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Vol. 42. Issue S2.
Pages 153-154 (November 2020)
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Vol. 42. Issue S2.
Pages 153-154 (November 2020)
Open Access
G.L. Jacovellia, A.F.O. Costaa, L. Marania, M.I.A. Madeiraa, P.S. Scheuchera, F.B. Silvaa, A.S.G. Limaa, B.K. Duarteb, K.B. Pagnanob, F.R. Kerbauyc, J.V.P. Felicianod, M. Higashie, E.C. Nunesf, E.M. Fagundesg, A.B.F. Gloriag, E.M. Regoh, F. Trainaa, L.L. Figueiredo-Pontesa
a Divisão de Hematologia, Departamento de Imagens Médicas, Hematologia e Oncologia Clínica, Faculdade de Medicina de Ribeirão Preto (FMRP), Universidade de São Paulo (USP), Ribeirão Preto, SP, Brazil
b Centro de Hematologia e Hemoterapia (Hemocentro), Universidade Estadual de Campinas (UNICAMP), Campinas, SP, Brazil
c Universidade Federal de São Paulo (UNIFESP), São Paulo, SP, Brazil
d Centro de Transplante de Medula Óssea, Hospital de Base, Faculdade de Medicina de São José do Rio Preto (FAMERP), São José do Rio Preto, SP, Brazil
e Hospital Amaral Carvalho, Jaú, SP, Brazil
f Divisão de Hematologia, Hospital de Clínicas da Universidade Federal do Paraná (UFPR), Curitiba, PR, Brazil
g Divisão de Hematologia, Hospital das Clínicas, Universidade Federal de Minas Gerais (UFMG), Belo Horizonte, MG, Brazil
h Departamento de Hematologia, Laboratório de Investigação Médica em Hematologia Molecular (LIM-31), Universidade de São Paulo (USP), São Paulo, SP, Brazil
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Introduction: Normal karyotype in Acute Myeloid Leukemia (NK-AML) is present in 40-50% patients, commonly classified as intermediate-risk and for whom prognosis is less predictable. Other prognostic markers in NK-AML could refine disease assessment and therapeutic choices. Leukemic Stem Cells (LSCs) have been associated with initiation and persistence of AML. In this study, we aimed to assess the prognostic impact of the proportion of LSCs at diagnosis. Methods: Patients with de novo NK-AML (n = 54,19-71 years old) from 7 Brazilian centers enrolled in the International Consortium of Acute Leukemias Study–IC-AML2015 had bone marrow samples taken to assessment of FLT3 and NPM1 mutations, RUNX1/RUNX1T1 and CBFB-MYH11 rearrangements, karyotype analysis by classical cytogenetics and immunophenotyping by multiparametric flow cytometry. Data regarding ELN2017-based risk stratification (without TP53, ASXL1 and RUNX1) and overall survival (OS) were collected. Treatment comprised two cycles of induction, and consolidation with one or two cycles of chemotherapy and/or BM transplantation, according to clinical appraisal. LSCs were evaluated according to the percentage of CD34+/CD38low/CD123+ cells among total blast cells (from SSC versus CD45 gating population) and to their absolute numbers. Analyses were performed with SPSS (V.20), considering a p-value of 0.05. Results: Patients were classified in two groups (LSC<1%; LSC>1%). The presence of LSC>1% was associated with higher WBC (49.2 x 103/μL x 13.6 x 103/μL, p = 0.02), with combined NMP1 and FLT3-ITD mutations (88.9% of patients x 11.1%, p < 0,001) and with high FLT3-ITD allelic ratio (44.4% x 4.4%, p < 0,001). Complete remission rate 69% (n = 31) among the LSC<1% group, and 34% (n = 3) among the LSC>1% group. Within the whole cohort, those with LSC >1% (n = 9) had a mean OS of 6.3 months, while a 24.2 months OS was observed in patients of the LSC <1% group (n = 45). Among intermediate-risk patients, those with LSC >1% (n = 6) had a mean OS of 7.1 months, whereas the LSC <1% group (n = 25) had a 23.9 months OS. The logrank test demonstrated, however, equality of survival distributions between the patients with LSC <1% or LSC >1% within the total cohort and within each risk group. Discussion: The increased understanding of AML pathogenesis has prompted interest in LSC as possible prognostic markers and therapeutic targets. In our cohort, higher percentages of LSCs (>1%) at diagnosis were associated with markers of inferior prognosis: higher leukocytosis, NPM1mutFLT3mut status and higher FLT3-ITD allelic ratio. In the group of intermediate-risk, those with LSC>1% presented a lower mean overall survival than that of the patients with LSC <1% at diagnosis. This finding is relevant for this group of patients, for which prognosis and therapy choices are not as well defined as for the low and high-risk patients. However, logrank test displayed equality of survival distributions between the two groups of LSC, which could have been due to the limited number of patients studied. Conclusion: Our results fortify the potential value of LSCs as an easily assessed prognostic factor at diagnosis that may be further evaluated along measurable residual disease time points and help on therapeutic decisions. Funding: FAPESP grant #2013/08135-2. GLJ: FAPESP grant #19/20215-8. AFOC: INCTC grant #88887.284979/2018-00. LOM: INCTC grant #88887.313021/2019-00. LLFP: FAPESP grant #2015/21866-1.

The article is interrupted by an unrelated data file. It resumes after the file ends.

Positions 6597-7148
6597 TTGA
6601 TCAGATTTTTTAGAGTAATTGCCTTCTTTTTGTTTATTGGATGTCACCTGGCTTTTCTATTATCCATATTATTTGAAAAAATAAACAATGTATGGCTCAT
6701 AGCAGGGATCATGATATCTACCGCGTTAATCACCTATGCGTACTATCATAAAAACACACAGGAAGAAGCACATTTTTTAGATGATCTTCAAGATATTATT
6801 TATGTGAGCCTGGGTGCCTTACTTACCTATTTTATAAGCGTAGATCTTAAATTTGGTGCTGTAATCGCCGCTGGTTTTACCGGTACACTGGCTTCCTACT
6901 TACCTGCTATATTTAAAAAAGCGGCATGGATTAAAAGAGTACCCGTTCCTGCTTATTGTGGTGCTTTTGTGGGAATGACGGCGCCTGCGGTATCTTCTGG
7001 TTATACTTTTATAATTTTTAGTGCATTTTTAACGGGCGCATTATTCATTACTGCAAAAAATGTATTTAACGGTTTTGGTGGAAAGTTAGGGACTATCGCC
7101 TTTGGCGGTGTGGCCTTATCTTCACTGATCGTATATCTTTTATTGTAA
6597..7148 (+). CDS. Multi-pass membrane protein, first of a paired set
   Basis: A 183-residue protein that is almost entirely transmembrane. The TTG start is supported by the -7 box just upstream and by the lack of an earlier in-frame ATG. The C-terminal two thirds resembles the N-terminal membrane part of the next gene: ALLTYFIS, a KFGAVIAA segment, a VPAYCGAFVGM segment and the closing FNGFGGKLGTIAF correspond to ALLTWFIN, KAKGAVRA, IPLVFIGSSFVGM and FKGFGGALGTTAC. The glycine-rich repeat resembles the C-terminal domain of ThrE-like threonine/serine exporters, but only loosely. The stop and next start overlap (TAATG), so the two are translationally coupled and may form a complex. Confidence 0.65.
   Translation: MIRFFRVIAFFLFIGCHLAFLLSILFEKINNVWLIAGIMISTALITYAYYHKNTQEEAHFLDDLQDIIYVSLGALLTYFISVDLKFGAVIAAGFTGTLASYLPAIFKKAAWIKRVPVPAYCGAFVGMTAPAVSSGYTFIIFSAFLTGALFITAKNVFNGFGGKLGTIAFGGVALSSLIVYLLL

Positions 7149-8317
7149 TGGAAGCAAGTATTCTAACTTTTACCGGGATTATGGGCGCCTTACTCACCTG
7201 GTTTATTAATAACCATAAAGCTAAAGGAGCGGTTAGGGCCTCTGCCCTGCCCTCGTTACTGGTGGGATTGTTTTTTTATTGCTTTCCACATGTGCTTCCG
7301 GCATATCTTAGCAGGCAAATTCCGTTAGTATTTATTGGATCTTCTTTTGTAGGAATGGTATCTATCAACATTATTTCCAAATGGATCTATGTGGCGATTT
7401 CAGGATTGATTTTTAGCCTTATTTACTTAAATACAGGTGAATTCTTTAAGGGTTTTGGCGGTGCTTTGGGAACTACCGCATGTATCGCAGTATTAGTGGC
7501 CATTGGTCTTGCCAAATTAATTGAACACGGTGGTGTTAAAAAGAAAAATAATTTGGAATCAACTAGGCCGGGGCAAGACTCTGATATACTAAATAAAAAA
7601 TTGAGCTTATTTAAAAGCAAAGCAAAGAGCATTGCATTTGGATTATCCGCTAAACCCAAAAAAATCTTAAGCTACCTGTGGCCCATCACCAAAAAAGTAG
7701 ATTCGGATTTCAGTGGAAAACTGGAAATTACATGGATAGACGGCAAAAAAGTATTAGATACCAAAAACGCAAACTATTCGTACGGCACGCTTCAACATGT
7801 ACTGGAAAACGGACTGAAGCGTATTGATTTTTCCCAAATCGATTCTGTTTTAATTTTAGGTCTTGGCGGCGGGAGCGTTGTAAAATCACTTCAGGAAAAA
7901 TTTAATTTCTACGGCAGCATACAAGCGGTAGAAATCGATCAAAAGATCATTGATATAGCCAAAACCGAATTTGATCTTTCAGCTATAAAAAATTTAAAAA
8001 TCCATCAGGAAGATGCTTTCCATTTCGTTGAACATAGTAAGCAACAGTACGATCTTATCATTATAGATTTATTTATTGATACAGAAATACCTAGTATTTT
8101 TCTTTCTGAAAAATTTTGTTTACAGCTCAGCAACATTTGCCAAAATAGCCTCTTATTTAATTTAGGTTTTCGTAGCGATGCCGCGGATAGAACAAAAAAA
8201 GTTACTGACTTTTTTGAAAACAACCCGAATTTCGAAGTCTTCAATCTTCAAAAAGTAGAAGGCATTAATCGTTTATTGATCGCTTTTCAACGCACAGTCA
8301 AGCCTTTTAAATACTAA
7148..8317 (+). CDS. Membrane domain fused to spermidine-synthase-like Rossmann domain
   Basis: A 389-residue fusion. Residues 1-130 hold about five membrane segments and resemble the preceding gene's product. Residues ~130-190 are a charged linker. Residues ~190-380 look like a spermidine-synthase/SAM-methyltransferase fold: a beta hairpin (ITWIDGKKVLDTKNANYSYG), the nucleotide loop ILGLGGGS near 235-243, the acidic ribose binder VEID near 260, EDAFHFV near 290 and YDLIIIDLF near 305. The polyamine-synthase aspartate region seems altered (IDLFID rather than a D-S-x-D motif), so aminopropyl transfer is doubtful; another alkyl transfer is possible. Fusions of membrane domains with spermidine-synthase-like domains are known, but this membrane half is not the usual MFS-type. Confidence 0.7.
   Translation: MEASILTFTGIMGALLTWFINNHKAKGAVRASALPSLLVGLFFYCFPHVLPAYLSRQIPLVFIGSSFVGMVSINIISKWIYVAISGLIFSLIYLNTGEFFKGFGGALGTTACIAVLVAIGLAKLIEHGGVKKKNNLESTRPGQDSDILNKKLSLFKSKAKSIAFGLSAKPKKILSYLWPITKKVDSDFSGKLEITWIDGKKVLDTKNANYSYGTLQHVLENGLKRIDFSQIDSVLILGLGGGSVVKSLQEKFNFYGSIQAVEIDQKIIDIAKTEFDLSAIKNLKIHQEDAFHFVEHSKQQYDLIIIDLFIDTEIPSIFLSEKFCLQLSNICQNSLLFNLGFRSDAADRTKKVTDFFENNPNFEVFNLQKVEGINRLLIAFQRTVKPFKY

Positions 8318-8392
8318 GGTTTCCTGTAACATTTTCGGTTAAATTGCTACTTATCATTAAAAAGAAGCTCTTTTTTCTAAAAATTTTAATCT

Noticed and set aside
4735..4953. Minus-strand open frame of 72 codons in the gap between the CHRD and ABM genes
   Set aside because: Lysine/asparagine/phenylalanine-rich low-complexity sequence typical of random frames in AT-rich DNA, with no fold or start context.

Hematology, Transfusion and Cell Therapy

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